Is Fagerhult turning a corner with IoT lighting?

May 6, 2022
Real estate companies and financial institutions in Sweden and Italy are showing strong interest. But the market still needs some good lessons.

Fagerhult Group’s CEO has acknowledged that when it comes to internet-connected lighting, potential users still need a good dose of education in order to understand the benefits well enough to buy. But she said interest is growing strong, with new projects brewing in Europe.

“The biggest competitor we have is ignorance,” boss Bodil Sonesson replied when asked by a financial analyst on a recent first-quarter results web call to comment on the competitive landscape for smart lighting.

“This is still early days in the market,” she continued. “Everybody needs to understand the possibilities with this new technology. There is a high interest. But you need to understand how to use it and also the possibilities of using open systems to be able to integrate it with other partners.”

If the market is indeed “still early days” as Sonesson described it, it would be fair to call the state of development a prolonged infancy. Vendors have been promoting smart lighting for close to a decade now. Habo, Sweden–based Fagerhult stepped up its own efforts in 2017, when it acquired Melbourne, Australia’s Organic Response — now called OR Technologies — with the intention of embedding OR connections into at least some of the now 12 brands in the Fagerhult stable. 

Regular readers of LEDs Magazine will know the myriad potential benefits: Smarter lighting controls maximize energy savings, minimize energy costs, and foster dynamic lighting scenarios that shift as needs change throughout the day and night. And they extend beyond lighting. As luminaires become IoT-connected nodes, they can collect data and communicate information that tracks assets, optimizes space utilization, provides wayfinding services, and reroutes traffic on highways, among other useful functions.

Readers will also know that the industry’s push into the IoT has been slow going. Sonesson is not the first lighting chief to point out that the market requires more education. Two years ago, Signify’s Eric Rondolat acknowledged that fact, although last October he did deem the market “educated”.

Sonesson believes the connected lighting business is turning a corner.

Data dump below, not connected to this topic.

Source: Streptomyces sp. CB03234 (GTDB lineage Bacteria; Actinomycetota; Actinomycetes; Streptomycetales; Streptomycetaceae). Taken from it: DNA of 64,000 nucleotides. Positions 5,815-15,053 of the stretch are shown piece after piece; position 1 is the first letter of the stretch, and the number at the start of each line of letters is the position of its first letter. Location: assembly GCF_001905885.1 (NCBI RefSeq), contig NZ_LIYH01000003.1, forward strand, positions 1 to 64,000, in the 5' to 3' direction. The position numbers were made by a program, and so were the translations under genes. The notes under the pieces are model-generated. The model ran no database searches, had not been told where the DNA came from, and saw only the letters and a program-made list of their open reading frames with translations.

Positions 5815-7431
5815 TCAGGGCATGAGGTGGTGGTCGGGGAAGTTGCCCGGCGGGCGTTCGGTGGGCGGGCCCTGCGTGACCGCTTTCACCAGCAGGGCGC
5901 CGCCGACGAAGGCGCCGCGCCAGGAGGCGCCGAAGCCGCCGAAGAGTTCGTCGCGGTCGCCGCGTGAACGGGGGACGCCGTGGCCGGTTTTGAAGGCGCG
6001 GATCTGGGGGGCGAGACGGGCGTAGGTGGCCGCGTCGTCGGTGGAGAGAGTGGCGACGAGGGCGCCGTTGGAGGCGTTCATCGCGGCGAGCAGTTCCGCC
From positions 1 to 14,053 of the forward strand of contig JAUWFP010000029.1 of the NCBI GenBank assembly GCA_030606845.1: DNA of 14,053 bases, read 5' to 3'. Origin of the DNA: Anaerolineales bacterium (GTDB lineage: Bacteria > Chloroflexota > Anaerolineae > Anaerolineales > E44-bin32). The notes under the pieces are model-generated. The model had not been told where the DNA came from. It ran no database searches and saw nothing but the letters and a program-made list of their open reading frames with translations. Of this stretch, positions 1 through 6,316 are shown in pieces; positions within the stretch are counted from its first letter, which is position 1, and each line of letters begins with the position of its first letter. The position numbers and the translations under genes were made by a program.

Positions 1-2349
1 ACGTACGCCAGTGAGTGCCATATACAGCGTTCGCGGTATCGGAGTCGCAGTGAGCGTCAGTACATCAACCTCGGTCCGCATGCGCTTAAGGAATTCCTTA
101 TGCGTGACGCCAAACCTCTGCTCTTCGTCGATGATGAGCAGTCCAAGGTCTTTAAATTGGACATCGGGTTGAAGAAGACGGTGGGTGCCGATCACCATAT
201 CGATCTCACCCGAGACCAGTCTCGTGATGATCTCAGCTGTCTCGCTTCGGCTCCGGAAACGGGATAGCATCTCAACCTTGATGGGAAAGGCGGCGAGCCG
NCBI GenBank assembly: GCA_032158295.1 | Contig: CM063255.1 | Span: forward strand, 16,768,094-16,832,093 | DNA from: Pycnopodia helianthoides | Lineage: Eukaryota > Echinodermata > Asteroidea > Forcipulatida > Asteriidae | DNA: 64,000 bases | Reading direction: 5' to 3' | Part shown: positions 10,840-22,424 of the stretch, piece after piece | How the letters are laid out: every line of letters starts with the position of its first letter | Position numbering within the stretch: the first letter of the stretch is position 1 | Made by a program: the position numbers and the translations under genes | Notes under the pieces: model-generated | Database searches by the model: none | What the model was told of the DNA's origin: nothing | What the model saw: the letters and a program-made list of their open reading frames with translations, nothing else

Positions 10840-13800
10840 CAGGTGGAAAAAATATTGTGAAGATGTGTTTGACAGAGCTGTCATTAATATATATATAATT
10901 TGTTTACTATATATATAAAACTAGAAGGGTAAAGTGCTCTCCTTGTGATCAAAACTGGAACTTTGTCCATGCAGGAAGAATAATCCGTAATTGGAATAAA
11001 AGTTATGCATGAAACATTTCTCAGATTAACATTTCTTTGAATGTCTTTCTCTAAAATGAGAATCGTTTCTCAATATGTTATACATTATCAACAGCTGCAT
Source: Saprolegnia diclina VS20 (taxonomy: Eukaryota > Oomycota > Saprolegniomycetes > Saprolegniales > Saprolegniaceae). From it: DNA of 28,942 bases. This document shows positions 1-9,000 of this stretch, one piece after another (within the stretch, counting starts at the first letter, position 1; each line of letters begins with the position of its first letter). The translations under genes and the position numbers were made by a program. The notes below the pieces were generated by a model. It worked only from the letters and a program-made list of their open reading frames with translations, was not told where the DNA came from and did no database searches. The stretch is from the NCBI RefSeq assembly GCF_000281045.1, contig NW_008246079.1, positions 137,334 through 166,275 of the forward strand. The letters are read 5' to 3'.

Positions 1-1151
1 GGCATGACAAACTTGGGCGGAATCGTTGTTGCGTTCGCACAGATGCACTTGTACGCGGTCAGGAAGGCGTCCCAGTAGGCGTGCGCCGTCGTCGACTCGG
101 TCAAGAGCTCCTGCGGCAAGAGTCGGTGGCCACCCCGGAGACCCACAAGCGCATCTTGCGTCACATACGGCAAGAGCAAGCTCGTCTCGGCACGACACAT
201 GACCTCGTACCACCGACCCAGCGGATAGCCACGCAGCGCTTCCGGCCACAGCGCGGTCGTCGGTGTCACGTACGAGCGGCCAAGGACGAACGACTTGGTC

“We see good traction in the market,” she noted. “The strong demand from property owners and real estate companies comes both from the energy savings potential but also from the added benefits.”

Indeed, the company announced three months ago that it has installed around 200,000 OR sensor nodes since 2019, indicating that things are moving in the right direction.

On the recent web call, chief financial officer Michael Wood declined to provide an update on the number of nodes but pledged to give the latest figures when the company reports second-quarter results in July.

Growing value of connectivity

Sonesson said, “We now have the technology integrated into luminaires from all our brands with large indoor sales.” The OR-enabled brands include ateljé Lyktan, iGuzzini, Fagerhult, Whitecroft, Eagle Lighting, and LTS Lighting, according to a slide presentation that accompanied the web call.

“In Sweden, there is a growing number of new opportunities with several leading real estate companies; and in Italy, we (have) a pilot project with a leading financial institution,” Sonesson said, declining to identify the end-user companies. “Project engagement and opportunities in the group’s core indoor application areas grows at an increasing rate.”\

Fagerhult also offers outdoor smart lighting using the Citygrid technology it owns via its full acquisition of Denmark’s Seneco A/S. In one new deployment, Sonesson noted that Fagerhult’s WE-EF brand is using sensor-equipped Citygrid to fully illuminate pathways only when presence is detected, and to dim down the intensity and color temperature when no one is around. The “Wild Light” solution is intended not only to save energy but also to minimize outdoor light pollution and to be wildlife friendly.

The energy-saving aspects of OR Technologies and Citygrid play into a broader sustainability strategy, which Sonesson said the company will articulate at the end of the second quarter. She noted that smart controls systems can add 70% energy savings in addition to the 70% savings LED sources provide over conventional lighting.

“That means in total we can reduce energy consumption up to 90% compared to conventional lighting installations,” Sonesson said.

Meanwhile, Fagerhult continues to recruit a new chief technology officer in a new role responsible for overseeing the smart lighting push. The company may announce later this summer. Sonesson noted the new executive will be a “market-oriented CTO so that we can focus more on partnerships and working on the thought leadership of the market.”

Fagerhult is emphasizing the open nature of its connected systems, she said.

MARK HALPER is a contributing editor for LEDs Magazine, and an energy, technology, and business journalist ([email protected]).

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About the Author

Mark Halper | Contributing Editor, LEDs Magazine, and Business/Energy/Technology Journalist

Mark Halper is a freelance business, technology, and science journalist who covers everything from media moguls to subatomic particles. Halper has written from locations around the world for TIME Magazine, Fortune, Forbes, the New York Times, the Financial Times, the Guardian, CBS, Wired, and many others. A US citizen living in Britain, he cut his journalism teeth cutting and pasting copy for an English-language daily newspaper in Mexico City. Halper has a BA in history from Cornell University.